Congratulations to Eriks and his group!
James Fang Receives DOE EFRC Grant
James Fang has received a $400,000 research grant over four years from the U.S. Department of Energy (DOE) through the Center for Alkaline-Based Energy Solutions (CABES), led by Professor Abruña at Cornell University, Ithaca, New York. The CABES is one of the 22 new Energy Frontier Research Centers (EFRCs) that received four-year awards. The mission of CABES is to achieve a detailed understanding of the nature, structure, and dynamics of electrocatalysis in alkaline media.
Congratulations to Dr. Fang!
Stan Whittingham Awarded the 2018 David Turnbull Lectureship
Stan Whittingham has been awarded the 2018 David Turnbull Lectureship by the Materials Research Society (MRS). The Turnbull Lectureship is given to recognize the career of a scientist who has made outstanding contributions to understanding materials phenomena and properties through research, writing, and lecturing.
Stan was chosen from a group of outstanding nominees for "fundamental contributions to solid state ionics including the discovery of the key role of intercalation mechanisms, and the development and commercialization of rechargeable Li-ion batteries.” The award will be presented at the 2018 MRS Fall Meeting in Boston, at the Awards Ceremony on Wednesday, November 28, 2018, at 6:15 p.m.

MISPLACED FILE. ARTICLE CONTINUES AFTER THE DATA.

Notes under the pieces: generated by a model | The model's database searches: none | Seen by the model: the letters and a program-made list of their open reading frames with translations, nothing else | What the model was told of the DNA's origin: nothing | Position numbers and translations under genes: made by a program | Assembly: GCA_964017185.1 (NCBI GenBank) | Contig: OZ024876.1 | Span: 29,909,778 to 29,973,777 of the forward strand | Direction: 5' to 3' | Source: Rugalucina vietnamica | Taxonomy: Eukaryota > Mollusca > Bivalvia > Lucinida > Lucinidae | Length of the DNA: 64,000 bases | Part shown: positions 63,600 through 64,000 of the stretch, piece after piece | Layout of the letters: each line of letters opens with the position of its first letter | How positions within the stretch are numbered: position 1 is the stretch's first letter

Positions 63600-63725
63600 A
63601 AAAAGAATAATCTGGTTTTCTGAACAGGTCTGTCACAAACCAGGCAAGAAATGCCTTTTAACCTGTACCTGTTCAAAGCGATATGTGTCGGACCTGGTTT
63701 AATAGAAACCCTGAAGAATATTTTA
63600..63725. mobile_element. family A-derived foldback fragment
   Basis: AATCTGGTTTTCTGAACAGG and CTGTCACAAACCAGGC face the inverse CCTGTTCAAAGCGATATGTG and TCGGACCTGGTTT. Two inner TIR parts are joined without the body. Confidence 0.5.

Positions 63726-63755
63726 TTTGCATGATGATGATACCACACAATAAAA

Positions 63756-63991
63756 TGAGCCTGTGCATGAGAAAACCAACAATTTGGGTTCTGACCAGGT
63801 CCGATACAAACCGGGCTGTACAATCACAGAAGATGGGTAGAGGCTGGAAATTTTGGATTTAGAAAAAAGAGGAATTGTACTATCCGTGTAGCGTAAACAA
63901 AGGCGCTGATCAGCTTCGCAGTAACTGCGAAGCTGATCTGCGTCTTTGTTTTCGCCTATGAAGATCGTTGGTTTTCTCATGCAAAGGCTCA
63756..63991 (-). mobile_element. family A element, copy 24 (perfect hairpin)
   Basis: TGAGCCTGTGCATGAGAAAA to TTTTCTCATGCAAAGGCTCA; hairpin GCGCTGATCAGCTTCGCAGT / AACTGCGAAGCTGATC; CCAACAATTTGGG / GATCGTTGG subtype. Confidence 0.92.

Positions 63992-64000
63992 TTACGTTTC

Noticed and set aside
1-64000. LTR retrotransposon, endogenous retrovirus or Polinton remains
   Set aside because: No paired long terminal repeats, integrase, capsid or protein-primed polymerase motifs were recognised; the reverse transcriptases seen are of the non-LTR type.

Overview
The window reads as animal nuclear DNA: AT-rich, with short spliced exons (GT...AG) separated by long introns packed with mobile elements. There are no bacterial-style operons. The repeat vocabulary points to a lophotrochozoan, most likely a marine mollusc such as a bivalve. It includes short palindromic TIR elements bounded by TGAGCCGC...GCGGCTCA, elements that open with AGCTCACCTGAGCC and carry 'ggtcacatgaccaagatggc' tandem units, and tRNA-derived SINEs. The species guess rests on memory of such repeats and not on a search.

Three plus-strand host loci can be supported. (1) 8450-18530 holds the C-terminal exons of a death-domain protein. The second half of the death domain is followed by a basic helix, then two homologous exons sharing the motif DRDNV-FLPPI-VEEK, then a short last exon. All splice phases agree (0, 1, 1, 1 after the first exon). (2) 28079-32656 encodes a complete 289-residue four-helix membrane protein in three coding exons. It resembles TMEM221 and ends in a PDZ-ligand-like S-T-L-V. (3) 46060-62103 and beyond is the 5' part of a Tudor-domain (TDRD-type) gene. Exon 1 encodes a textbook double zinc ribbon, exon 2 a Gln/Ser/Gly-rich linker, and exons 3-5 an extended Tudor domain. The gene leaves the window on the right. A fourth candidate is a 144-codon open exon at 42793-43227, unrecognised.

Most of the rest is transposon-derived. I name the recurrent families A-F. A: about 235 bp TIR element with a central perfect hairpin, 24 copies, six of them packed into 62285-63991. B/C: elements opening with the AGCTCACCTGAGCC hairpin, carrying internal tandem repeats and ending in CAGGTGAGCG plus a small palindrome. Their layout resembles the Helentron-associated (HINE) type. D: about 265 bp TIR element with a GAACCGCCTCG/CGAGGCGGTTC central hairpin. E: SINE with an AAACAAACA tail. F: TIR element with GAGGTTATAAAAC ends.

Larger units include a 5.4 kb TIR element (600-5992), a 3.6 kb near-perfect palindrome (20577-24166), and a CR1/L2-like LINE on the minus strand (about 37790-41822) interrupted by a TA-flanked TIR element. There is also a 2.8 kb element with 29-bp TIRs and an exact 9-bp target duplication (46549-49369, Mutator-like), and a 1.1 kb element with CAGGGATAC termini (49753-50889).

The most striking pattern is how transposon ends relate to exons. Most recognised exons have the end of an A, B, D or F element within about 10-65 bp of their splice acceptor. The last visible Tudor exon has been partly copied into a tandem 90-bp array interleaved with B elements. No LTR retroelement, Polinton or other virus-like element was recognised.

Congratulations to Stan!
James Fang Awarded Major NSF Grant
Dr. Fang has been awarded a research grant from the National Science Foundation (NSF) (1808383, $504,124 for 3 years) to support his work for the development of catalytic sites with lattice strain that exists in several types of shape-controlled state-of-the-art nanocrystals as the model systems. This project aims to explore some fundamental understandings of the lattice strain formation and solutions of catalytic improvement of some emergent electrochemical reactions in energy conversion and environmental protection.
Recently, Dr. Fang also received a grant totaling $110K from the ACS Petroleum Research Fund,entitled “Ceria Facet-Dependent Oxidative Coupling of Methane towards C2 Products”. This is the second-year’s support of the two-year “New Direction” grant, initially awarded on 9/1/2017. This project is aimed at the methodological development of facet-tailored CeO2 synthesis, and the observation of CeO2 facet stability as well as facet-dependent CH4 conversion/C2 selectivity.
Congratulations to Dr. Fang!
Postdoctoral Associate from the Rozners Group Receives Best Poster Award
Venubabu Kotikam won the Best Poster Award in Postdoctoral Research Associate category at the XXIII International Roundtable of Nucleosides, Nucleotides and Nucleic Acids hosted by the University of California, San Diego on August 26-31. Venu received this high recognition for his research on synthesis and RNA interference activity of amide-modified short interfering RNAs.